Victor Gijsbers recently posted about the peculiar comments “The Baron” has received: viz., that an independently designed, morally thoughtful game isn’t “feasible” in the present market conditions — even though “The Baron” exists and therefore has passed the feasibility test in the only meaningful sense.
For a long time I, like Victor, have been annoyed by the “market forces tell all” mentality that says that projects are only successful when they earn money and that artists prove their artistic credentials by selling their material widely. This tends to be contrasted with the “critical success” method of determining the value of material: something is good if it elicits the praise and admiration of a small cadre of those whose opinions matter. Bonus points if cat-fights arise between competing groups of critics.
Continue reading “Money and Ambition”
Jimmy Maher’s most recent SPAG editorial contains the paragraph:
Some of us who are very, very good are writing games like the generally acknowledged best game of 2007: Lost Pig. On the one hand, Lost Pig is nothing to disparage. It’s hilarious; it’s great fun; it’s honed and polished to the most beautiful shine… And yet, on the other hand, it disturbs me just a bit that, after twelve months and dozens if not hundreds of game releases, a game about a cartoon-style orc with pidgin English skills trying to recover a pig was the pinnancle of our achievements. Best comedy (if such a category existed)? Sure. Best game? That concerns me a bit. It’s not that the XYZZY voters were wrong. Lost Pig probably was the best game of 2007. But why was it the best game? Where are the IF games that, to paraphrase a famous old Electronic Arts ad, make us cry?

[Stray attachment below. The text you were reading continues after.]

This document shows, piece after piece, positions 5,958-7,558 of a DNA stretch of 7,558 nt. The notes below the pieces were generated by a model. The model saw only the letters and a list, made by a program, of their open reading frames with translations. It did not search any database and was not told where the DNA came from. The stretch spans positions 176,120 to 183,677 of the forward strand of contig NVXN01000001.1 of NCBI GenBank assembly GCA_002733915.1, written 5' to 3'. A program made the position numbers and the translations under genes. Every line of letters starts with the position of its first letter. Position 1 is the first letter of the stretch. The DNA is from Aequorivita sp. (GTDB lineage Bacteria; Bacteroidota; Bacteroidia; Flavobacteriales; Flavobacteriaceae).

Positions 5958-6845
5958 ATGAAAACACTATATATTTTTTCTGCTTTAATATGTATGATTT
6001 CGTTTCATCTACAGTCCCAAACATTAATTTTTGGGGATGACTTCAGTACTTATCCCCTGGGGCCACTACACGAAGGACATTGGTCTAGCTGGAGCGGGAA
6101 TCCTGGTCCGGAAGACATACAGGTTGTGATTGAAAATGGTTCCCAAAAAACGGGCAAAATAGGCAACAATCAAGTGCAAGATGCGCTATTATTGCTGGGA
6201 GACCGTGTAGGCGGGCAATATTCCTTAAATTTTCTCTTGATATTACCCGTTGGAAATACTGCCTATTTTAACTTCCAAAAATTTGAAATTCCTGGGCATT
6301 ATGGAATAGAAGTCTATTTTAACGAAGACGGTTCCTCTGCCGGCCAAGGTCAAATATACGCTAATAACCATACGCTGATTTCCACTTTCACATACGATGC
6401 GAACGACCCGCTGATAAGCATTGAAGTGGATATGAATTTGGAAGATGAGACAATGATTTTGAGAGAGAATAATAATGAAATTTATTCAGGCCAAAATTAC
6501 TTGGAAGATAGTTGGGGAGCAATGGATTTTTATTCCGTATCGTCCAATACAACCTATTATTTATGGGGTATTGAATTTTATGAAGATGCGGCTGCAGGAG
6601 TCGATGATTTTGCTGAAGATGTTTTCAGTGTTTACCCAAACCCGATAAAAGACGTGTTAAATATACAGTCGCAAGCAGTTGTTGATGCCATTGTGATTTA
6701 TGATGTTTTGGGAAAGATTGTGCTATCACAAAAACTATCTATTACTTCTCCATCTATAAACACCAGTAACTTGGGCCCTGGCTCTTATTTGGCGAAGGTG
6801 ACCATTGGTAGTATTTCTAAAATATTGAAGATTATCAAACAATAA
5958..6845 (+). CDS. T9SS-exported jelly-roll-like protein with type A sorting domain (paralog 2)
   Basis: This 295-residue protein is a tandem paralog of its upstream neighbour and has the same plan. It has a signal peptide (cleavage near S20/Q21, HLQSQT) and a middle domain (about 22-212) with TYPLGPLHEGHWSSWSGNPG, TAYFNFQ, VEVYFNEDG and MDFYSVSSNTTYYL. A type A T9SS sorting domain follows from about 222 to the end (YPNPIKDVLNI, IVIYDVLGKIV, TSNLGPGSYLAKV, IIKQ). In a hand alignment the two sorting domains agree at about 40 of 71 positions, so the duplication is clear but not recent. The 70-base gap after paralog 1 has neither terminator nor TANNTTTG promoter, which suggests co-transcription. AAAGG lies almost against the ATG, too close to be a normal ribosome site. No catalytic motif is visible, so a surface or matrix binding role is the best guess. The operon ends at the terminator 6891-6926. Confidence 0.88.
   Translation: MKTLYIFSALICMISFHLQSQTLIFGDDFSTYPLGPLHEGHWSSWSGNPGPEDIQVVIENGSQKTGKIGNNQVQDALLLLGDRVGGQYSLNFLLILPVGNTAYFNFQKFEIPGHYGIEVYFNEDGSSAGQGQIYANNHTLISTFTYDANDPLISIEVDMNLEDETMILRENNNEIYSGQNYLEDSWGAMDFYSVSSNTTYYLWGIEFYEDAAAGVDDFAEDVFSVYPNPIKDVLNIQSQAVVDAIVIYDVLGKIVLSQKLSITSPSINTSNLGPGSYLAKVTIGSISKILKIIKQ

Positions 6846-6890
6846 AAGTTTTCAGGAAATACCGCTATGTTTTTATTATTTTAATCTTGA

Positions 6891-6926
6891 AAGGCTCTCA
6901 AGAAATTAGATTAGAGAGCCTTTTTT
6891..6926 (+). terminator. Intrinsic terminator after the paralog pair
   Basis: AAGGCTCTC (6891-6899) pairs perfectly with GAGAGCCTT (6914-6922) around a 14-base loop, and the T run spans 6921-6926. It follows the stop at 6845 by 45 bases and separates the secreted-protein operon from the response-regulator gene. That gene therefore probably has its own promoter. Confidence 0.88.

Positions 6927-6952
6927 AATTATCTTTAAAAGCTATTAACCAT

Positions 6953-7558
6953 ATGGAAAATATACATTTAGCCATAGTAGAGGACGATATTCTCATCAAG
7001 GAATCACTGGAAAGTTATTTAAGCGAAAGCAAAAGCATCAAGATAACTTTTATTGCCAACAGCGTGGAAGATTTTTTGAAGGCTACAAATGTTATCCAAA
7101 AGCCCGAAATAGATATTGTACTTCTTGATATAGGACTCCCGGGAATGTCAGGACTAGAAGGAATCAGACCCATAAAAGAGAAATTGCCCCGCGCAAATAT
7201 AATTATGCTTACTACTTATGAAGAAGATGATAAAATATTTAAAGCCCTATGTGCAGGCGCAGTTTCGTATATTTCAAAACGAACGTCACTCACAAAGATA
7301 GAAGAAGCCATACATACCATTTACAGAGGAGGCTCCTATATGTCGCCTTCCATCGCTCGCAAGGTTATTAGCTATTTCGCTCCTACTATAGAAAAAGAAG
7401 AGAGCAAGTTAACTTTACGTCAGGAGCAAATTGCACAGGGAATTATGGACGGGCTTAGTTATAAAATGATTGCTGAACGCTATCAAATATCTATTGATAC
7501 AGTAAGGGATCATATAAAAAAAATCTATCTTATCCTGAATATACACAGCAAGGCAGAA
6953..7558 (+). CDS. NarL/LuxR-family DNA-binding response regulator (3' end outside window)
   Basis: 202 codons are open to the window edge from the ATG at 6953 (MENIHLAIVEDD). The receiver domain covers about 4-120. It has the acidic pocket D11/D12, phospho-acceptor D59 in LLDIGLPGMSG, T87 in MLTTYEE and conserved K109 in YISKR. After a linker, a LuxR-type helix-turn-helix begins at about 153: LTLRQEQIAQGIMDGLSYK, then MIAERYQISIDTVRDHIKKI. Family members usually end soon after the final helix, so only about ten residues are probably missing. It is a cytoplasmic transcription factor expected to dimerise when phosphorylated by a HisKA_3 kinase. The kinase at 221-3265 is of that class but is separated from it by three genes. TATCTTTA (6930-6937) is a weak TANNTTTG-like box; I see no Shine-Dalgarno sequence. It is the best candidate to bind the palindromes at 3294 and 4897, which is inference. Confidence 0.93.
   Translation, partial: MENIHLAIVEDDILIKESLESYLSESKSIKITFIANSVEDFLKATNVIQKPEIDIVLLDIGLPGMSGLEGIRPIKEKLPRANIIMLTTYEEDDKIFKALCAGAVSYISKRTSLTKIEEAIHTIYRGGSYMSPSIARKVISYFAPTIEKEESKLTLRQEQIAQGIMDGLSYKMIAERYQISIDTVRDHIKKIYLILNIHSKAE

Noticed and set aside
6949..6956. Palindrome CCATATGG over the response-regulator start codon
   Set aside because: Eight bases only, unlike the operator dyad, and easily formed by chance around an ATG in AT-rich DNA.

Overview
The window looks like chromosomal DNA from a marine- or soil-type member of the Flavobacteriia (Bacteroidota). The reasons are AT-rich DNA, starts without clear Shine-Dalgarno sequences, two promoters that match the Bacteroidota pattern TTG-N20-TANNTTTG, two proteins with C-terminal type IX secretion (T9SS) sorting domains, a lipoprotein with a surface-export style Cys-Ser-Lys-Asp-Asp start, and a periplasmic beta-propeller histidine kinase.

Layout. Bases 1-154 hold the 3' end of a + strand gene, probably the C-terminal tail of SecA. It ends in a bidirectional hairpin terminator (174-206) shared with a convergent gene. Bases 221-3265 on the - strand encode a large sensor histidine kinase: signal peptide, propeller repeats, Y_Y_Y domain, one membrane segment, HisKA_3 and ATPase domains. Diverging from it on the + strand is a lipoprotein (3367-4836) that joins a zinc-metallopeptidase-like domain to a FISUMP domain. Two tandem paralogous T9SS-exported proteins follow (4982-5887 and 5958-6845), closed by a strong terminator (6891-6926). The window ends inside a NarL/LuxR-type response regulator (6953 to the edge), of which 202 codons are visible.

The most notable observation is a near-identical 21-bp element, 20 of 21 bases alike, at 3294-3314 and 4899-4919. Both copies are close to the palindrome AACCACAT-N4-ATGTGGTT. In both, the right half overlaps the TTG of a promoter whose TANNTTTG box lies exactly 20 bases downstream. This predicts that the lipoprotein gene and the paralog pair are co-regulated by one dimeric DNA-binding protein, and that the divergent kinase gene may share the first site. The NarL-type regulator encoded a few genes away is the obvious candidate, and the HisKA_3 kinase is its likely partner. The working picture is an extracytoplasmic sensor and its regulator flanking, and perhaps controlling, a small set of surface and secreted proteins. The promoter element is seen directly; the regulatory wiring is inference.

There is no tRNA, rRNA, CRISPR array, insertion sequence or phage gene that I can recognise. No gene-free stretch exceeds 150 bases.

I disagree with the sentiment that comedy is a second-class form, with less potential to be Real Literature. Continue reading “On Comedy and Feeling”